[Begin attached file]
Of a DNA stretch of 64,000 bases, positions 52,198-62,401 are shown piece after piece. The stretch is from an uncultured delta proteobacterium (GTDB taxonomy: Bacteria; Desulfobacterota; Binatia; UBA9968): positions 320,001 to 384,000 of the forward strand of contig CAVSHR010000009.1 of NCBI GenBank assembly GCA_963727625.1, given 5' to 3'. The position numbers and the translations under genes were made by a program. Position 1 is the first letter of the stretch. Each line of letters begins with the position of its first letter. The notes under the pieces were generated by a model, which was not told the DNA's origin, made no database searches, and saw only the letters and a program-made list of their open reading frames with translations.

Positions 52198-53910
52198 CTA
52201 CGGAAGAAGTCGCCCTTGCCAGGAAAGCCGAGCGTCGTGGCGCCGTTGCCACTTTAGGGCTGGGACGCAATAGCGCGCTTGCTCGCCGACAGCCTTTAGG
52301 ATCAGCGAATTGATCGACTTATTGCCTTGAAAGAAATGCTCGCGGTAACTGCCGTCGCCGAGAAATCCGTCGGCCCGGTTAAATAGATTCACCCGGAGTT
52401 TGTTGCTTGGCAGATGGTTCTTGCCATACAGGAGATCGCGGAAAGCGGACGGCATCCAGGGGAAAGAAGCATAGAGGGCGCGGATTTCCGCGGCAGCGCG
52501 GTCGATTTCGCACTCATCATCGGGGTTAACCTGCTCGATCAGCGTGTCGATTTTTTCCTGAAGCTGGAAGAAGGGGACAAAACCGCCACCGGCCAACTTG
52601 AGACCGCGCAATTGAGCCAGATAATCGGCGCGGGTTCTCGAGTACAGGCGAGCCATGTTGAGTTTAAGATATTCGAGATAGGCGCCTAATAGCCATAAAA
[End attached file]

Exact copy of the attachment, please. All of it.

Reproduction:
Of a DNA stretch of 64,000 bases, positions 52,198-62,401 are shown piece after piece. The stretch is from an uncultured delta proteobacterium (GTDB taxonomy: Bacteria; Desulfobacterota; Binatia; UBA9968): positions 320,001 to 384,000 of the forward strand of contig CAVSHR010000009.1 of NCBI GenBank assembly GCA_963727625.1, given 5' to 3'. The position numbers and the translations under genes were made by a program. Position 1 is the first letter of the stretch. Each line of letters begins with the position of its first letter. The notes under the pieces were generated by a model, which was not told the DNA's origin, made no database searches, and saw only the letters and a program-made list of their open reading frames with translations.

Positions 52198-53910
52198 CTA
52201 CGGAAGAAGTCGCCCTTGCCAGGAAAGCCGAGCGTCGTGGCGCCGTTGCCACTTTAGGGCTGGGACGCAATAGCGCGCTTGCTCGCCGACAGCCTTTAGG
52301 ATCAGCGAATTGATCGACTTATTGCCTTGAAAGAAATGCTCGCGGTAACTGCCGTCGCCGAGAAATCCGTCGGCCCGGTTAAATAGATTCACCCGGAGTT
52401 TGTTGCTTGGCAGATGGTTCTTGCCATACAGGAGATCGCGGAAAGCGGACGGCATCCAGGGGAAAGAAGCATAGAGGGCGCGGATTTCCGCGGCAGCGCG
52501 GTCGATTTCGCACTCATCATCGGGGTTAACCTGCTCGATCAGCGTGTCGATTTTTTCCTGAAGCTGGAAGAAGGGGACAAAACCGCCACCGGCCAACTTG
52601 AGACCGCGCAATTGAGCCAGATAATCGGCGCGGGTTCTCGAGTACAGGCGAGCCATGTTGAGTTTAAGATATTCGAGATAGGCGCCTAATAGCCATAAAA